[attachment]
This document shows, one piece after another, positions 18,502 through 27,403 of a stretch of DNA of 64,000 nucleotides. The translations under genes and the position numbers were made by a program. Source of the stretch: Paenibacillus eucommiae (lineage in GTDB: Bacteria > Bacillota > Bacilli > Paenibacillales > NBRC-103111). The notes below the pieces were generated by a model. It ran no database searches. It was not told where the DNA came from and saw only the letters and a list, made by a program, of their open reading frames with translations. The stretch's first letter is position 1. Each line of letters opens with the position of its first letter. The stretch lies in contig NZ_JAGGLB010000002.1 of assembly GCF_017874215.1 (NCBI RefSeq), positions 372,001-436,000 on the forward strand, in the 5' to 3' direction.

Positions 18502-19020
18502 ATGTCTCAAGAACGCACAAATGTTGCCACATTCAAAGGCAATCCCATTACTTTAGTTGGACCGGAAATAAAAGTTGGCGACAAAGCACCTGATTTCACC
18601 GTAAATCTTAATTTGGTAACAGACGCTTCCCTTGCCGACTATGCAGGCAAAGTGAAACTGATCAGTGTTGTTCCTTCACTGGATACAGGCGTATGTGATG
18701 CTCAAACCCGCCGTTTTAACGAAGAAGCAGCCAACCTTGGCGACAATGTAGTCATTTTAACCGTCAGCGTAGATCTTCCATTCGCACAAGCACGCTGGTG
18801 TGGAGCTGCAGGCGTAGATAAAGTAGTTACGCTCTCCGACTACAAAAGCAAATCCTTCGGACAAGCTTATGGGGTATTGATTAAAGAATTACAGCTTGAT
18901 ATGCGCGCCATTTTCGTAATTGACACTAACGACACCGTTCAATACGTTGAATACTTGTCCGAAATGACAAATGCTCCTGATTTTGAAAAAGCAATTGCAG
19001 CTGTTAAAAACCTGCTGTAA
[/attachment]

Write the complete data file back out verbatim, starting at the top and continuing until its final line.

This document shows, one piece after another, positions 18,502 through 27,403 of a stretch of DNA of 64,000 nucleotides. The translations under genes and the position numbers were made by a program. Source of the stretch: Paenibacillus eucommiae (lineage in GTDB: Bacteria > Bacillota > Bacilli > Paenibacillales > NBRC-103111). The notes below the pieces were generated by a model. It ran no database searches. It was not told where the DNA came from and saw only the letters and a list, made by a program, of their open reading frames with translations. The stretch's first letter is position 1. Each line of letters opens with the position of its first letter. The stretch lies in contig NZ_JAGGLB010000002.1 of assembly GCF_017874215.1 (NCBI RefSeq), positions 372,001-436,000 on the forward strand, in the 5' to 3' direction.

Positions 18502-19020
18502 ATGTCTCAAGAACGCACAAATGTTGCCACATTCAAAGGCAATCCCATTACTTTAGTTGGACCGGAAATAAAAGTTGGCGACAAAGCACCTGATTTCACC
18601 GTAAATCTTAATTTGGTAACAGACGCTTCCCTTGCCGACTATGCAGGCAAAGTGAAACTGATCAGTGTTGTTCCTTCACTGGATACAGGCGTATGTGATG
18701 CTCAAACCCGCCGTTTTAACGAAGAAGCAGCCAACCTTGGCGACAATGTAGTCATTTTAACCGTCAGCGTAGATCTTCCATTCGCACAAGCACGCTGGTG
18801 TGGAGCTGCAGGCGTAGATAAAGTAGTTACGCTCTCCGACTACAAAAGCAAATCCTTCGGACAAGCTTATGGGGTATTGATTAAAGAATTACAGCTTGAT
18901 ATGCGCGCCATTTTCGTAATTGACACTAACGACACCGTTCAATACGTTGAATACTTGTCCGAAATGACAAATGCTCCTGATTTTGAAAAAGCAATTGCAG
19001 CTGTTAAAAACCTGCTGTAA